When the other four ponies each explain what they did that caused this mess, that’s when it all clicks. Twilight Sparkle explains to them what Rarity actually wanted: for her friends to all do things their way. One of my favorite things about episodes with unusual formats is when they still give us genuine friendship lessons, and good ones at that. In this one, the lesson is specific but important especially for adults: if a friend trusts you to take care of a task for them, then they trust you to do it your way.
Fluttershy offers for the raccoons to stay but asks of them one favor. Pinkie Pie provides an idea to make the dance club even better, Rainbow Dash returns to her original idea of a race, Twilight Sparkle organizes the clothes in more detail, and Applejack decides to cooperate with Plaid Stripes’ ideas. This is all building up to the stunning conclusion, where we see what can happen when the Mane 6’s skills are combined.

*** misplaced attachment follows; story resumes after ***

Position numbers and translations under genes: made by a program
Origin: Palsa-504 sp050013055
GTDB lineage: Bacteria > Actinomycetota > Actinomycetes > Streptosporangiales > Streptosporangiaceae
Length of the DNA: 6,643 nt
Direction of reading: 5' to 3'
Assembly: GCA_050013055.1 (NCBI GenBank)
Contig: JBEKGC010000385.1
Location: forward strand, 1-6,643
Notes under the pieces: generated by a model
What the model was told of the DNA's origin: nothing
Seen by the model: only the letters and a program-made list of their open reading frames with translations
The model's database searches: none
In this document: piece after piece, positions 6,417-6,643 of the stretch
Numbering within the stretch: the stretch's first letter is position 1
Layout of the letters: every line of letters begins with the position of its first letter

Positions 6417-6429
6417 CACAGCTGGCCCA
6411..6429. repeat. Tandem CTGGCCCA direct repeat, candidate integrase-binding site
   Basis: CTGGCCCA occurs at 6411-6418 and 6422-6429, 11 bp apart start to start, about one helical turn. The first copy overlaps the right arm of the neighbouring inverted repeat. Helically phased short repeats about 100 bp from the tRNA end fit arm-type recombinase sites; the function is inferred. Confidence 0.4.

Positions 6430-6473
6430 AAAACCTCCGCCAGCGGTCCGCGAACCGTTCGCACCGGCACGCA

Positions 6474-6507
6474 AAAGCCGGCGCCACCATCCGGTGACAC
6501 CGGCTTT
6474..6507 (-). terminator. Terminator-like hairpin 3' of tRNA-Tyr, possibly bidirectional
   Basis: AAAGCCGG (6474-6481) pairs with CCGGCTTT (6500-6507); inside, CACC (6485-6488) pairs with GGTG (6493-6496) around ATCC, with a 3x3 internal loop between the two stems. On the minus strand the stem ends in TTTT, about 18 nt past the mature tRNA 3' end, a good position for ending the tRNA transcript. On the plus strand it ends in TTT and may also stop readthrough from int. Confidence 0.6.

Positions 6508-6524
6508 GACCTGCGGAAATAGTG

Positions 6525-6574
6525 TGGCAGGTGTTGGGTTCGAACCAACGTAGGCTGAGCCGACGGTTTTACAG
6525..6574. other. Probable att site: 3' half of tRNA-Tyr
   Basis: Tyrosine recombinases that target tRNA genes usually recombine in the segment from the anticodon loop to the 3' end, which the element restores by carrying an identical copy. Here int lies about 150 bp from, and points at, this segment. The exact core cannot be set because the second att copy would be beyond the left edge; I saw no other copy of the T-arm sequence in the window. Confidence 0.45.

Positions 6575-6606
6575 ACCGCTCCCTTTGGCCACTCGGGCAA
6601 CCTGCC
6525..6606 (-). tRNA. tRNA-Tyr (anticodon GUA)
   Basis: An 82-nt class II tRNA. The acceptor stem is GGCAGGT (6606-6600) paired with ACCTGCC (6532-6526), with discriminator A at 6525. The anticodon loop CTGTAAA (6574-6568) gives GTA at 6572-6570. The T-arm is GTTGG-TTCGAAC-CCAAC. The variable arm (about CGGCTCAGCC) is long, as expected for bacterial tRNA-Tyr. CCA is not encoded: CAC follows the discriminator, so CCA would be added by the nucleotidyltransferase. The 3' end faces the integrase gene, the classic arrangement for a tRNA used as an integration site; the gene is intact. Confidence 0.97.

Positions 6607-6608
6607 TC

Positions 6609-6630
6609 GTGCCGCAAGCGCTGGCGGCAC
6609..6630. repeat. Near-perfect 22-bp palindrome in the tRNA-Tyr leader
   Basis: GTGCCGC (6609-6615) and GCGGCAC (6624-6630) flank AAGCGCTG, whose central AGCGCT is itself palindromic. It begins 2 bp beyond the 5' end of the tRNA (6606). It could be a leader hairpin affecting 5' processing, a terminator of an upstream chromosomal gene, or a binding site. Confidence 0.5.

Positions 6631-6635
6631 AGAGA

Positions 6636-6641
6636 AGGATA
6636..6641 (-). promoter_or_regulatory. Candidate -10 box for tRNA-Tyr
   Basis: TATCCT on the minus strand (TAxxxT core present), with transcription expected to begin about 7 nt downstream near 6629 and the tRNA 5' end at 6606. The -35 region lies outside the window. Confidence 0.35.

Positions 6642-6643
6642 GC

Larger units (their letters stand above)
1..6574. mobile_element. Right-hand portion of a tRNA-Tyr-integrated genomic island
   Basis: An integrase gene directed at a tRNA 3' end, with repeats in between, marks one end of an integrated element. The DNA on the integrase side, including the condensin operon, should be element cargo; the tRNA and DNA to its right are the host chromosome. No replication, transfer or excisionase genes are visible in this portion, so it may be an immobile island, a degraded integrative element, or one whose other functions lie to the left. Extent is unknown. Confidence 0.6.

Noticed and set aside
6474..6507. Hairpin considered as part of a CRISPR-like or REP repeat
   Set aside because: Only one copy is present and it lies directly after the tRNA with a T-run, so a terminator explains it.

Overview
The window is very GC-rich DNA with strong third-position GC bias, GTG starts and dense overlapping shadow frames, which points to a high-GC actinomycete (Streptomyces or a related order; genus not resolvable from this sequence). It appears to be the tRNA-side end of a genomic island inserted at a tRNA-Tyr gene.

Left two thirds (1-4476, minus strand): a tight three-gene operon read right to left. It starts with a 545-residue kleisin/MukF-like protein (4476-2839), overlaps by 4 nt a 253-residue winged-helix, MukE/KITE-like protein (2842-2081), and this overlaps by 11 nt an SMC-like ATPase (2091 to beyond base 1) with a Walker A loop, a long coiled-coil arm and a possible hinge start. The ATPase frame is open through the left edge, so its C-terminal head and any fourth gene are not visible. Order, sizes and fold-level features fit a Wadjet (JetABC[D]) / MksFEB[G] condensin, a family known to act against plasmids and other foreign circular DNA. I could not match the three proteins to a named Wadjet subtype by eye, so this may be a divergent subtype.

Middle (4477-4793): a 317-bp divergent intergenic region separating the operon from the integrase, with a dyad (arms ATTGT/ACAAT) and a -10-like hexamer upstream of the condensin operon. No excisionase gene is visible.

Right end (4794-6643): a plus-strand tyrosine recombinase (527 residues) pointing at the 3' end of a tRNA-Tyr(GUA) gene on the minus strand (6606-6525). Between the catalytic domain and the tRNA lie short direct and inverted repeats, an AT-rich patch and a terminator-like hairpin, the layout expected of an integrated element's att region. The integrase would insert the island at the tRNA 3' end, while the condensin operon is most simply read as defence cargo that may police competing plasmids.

It’s now the evening, and it looks like Rarity spent several hours at the window display just to put dresses on mannequins. Is this even logical? Where did the extra mannequins come from? Where did the pile of clothes go? Did Rarity have anything to eat?
You know what? I think it’s completely logical that Rarity did this for several hours nonstop because she was in the zone. When you’re in the zone, everything and everyone else fades into the background, and you’ll wind down hours blasting through your creative project without another care in the world, so much that it’s horrifying to get pulled away from it. No character knows what it’s like to be in the zone better than Rarity. It’s a uniquely wonderful experience.
Rarity was so deeply and thoroughly in the zone that she didn’t watch her step when exiting the room, making for an amusing moment of slapstick. And it looks like the rest of her friends all got into the zone too! But probably not as intensely as Rarity was. She gasps in wonder as she sees the refurbished boutique, showing the product of her friends each using their unique skills.
Twilight Sparkle: The whole place organized by style, cross referenced by size, and reverse indexed by fabric. She’ll be able to find anything in three seconds flat! It was some of my best work.
This is exactly what neatly and intricately organizing something feels like. It’s a unique kind of joyful satisfaction that you won’t get in any other scenario.